Ahhhh, the Annual General Meeting (AGM). The Chairman’s Office owns it. Legal runs it. Investor Relations designs it. Finance provides the figures. Communications and Marketing create the messages. What could possibly go wrong!
AGMs offer a once-a-year opportunity to display the best thinking your company has to offer investors and other attendees. They’re also the ideal brand showcase for you as a thought leader. Don’t waste this magic moment.
It’s soon reporting season so now is the time to take a close look at what your AGM says about your company and about you. Are you focusing only on past results or are you also presenting at least a snapshot of the present and a glimpse into the future? Continue Reading…
Smart “on the shelf” strategies can help you disaster-proof high-level departures and avoid a firestorm of negative publicity. (Photo Credit)
Over the last couple of weeks, we’ve seen the departure of two very different CEOs in two very different ways with two very different results.
Daniel Vasella, long-time leader of global pharmaceuticals powerhouse Novartis, was the first departure, announced on 23 January.
Then on 28 January, Michael Clarke, head of the UK-based Premier Foods, announced his departure in a way reminiscent of former President Bush’s declaration of ”Mission Accomplished” a month after the banner flew behind him on the USS Abraham Lincoln aircraft carrier in 2003. Continue Reading…
When it comes to thought leadership, are you ”sitting in the catbird seat”? The question you might ask is, ”Would you want to be sitting there?”
The answer should be yes, but I’ve found that Americans are more familiar with that English phrase than Brits or others as it was the title of a popular short story by U.S. humorist James Thurber called ”The Catbird Seat.”
You can read more about Thurber’s short story and other uses of the term on Wikipedia. But here I’m using ”sitting in the catbird seat” in its original meaning of ”being in an enviable position.” Continue Reading…
”It” is your social media reputation and ”it” deserves a few minutes of discussion about how to handle ”it” particularly during times of crisis.
Obviously the best metaphorical medicine for managing reputational risks is a healthy dose of preventative medication. But sometimes a crisis flares up and you need to do triage and respond as quickly as possible. A team that is constantly monitoring your online reputation can take swift measures if a crisis develops. Continue Reading…
Last summer a series of blogs on this site focused on a color theme and looked at pink matters and gray matters and even the varied colors of the Olympic rings. But is there a color connected to thought leadership?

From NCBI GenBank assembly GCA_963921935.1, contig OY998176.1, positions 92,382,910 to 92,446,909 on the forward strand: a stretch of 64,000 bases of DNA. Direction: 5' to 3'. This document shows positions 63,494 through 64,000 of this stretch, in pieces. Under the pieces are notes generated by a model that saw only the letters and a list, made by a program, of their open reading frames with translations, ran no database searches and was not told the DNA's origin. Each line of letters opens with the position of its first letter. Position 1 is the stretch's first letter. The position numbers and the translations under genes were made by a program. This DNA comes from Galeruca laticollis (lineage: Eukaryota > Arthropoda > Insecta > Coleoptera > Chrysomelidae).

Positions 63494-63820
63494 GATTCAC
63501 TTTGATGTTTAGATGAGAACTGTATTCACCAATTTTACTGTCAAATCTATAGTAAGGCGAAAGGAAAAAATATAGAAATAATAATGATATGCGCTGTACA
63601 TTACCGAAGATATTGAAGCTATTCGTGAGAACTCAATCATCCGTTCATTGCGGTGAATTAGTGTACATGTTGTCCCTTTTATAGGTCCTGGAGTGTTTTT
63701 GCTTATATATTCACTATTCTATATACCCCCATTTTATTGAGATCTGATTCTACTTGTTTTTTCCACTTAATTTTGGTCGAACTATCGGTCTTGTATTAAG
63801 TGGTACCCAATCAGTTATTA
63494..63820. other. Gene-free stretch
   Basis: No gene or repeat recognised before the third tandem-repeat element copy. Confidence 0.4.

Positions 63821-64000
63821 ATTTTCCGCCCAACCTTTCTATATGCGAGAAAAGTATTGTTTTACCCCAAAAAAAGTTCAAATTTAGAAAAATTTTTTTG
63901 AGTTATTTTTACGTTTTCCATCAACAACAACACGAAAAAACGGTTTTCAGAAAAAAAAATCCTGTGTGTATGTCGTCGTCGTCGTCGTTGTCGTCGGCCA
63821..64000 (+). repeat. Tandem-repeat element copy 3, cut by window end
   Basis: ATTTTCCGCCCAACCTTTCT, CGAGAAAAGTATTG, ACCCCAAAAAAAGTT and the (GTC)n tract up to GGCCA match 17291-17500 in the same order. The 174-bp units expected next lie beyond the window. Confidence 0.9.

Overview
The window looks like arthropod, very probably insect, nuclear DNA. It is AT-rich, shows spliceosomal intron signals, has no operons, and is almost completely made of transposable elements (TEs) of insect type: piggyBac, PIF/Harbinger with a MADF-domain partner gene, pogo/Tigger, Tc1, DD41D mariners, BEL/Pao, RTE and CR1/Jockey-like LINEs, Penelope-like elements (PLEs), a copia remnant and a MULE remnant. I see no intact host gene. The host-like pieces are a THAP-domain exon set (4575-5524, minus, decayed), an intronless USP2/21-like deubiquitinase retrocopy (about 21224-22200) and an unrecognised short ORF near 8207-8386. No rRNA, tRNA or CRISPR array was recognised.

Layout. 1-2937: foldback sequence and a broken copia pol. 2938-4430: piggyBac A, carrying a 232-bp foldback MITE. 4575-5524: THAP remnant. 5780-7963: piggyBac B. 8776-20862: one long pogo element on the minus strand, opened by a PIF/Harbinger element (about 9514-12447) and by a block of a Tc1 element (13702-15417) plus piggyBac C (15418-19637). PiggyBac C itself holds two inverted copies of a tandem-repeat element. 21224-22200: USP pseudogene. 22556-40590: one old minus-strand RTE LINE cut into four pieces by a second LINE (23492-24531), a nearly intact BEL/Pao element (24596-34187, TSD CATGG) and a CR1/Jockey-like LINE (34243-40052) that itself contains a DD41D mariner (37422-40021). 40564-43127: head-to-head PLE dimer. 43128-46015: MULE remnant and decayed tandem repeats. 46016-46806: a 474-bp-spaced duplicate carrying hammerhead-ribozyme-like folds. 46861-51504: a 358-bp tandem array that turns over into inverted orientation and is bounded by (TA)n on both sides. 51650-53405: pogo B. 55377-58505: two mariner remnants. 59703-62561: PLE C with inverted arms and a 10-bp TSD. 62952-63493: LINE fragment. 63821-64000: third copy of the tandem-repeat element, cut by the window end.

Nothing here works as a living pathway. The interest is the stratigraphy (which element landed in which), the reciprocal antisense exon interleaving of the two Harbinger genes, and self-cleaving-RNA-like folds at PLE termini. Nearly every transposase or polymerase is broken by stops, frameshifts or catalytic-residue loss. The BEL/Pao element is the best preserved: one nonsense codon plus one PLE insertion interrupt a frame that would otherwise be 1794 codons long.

Over the last few months, a new communications group I belong to has been considering that question as we put together our consultancy website. More about that in the future; but in the meantime, I invite you to review some of the interesting articles I’ve found on using color to market products…products like ”brand YOU.” Continue Reading…
Efficiency and productivity are two watchwords for the busy thought leader. Here is a quick tip for making your emails have more impact and helping you get the results you want from them.
Every word should count when you write an email, and that includes the words in the subject line.
The chorus of the Frank Sinatra song ”Strangers in the Night” goes like this: ”Do, be, do, be, do…” That’s an important phrase to keep in mind when you write your next email. Tell your reader in the subject line what you want them to ”do” or ”be” after reading the email. Continue Reading…
Still using business jargon? That’s so last year! (Don’t miss the taboo words and phrases covered in my recent post The Most Annoying Words and Phrases of 2012 as well as the earlier post 50 Tired Management Buzzwords and Communication Killers.)
As a thought leader, it’s crucial that you communicate meaning clearly and concisely. But communicating well often means not saying something.
It may mean listening more instead of talking. Particularly during negotiations, silence is golden.
It may mean slowing down the rhythm of communication and saying less before it’s time to say more or make a big announcement. You’ll likely get more attention if there’s a quiet before the storm.
Two recent, noteworthy articles posted in my Thought Leader ScoopIt e-zine focus on the good communication habit of saying nothing. The first article, 10 Communication Practices to Stop, talks about what’s in and what’s out in communications practices in 2013. The second article, Communication’s Biggest Secret: Knowing When To Keep Your Mouth Closed, discusses the surprisingly smart strategy of silence.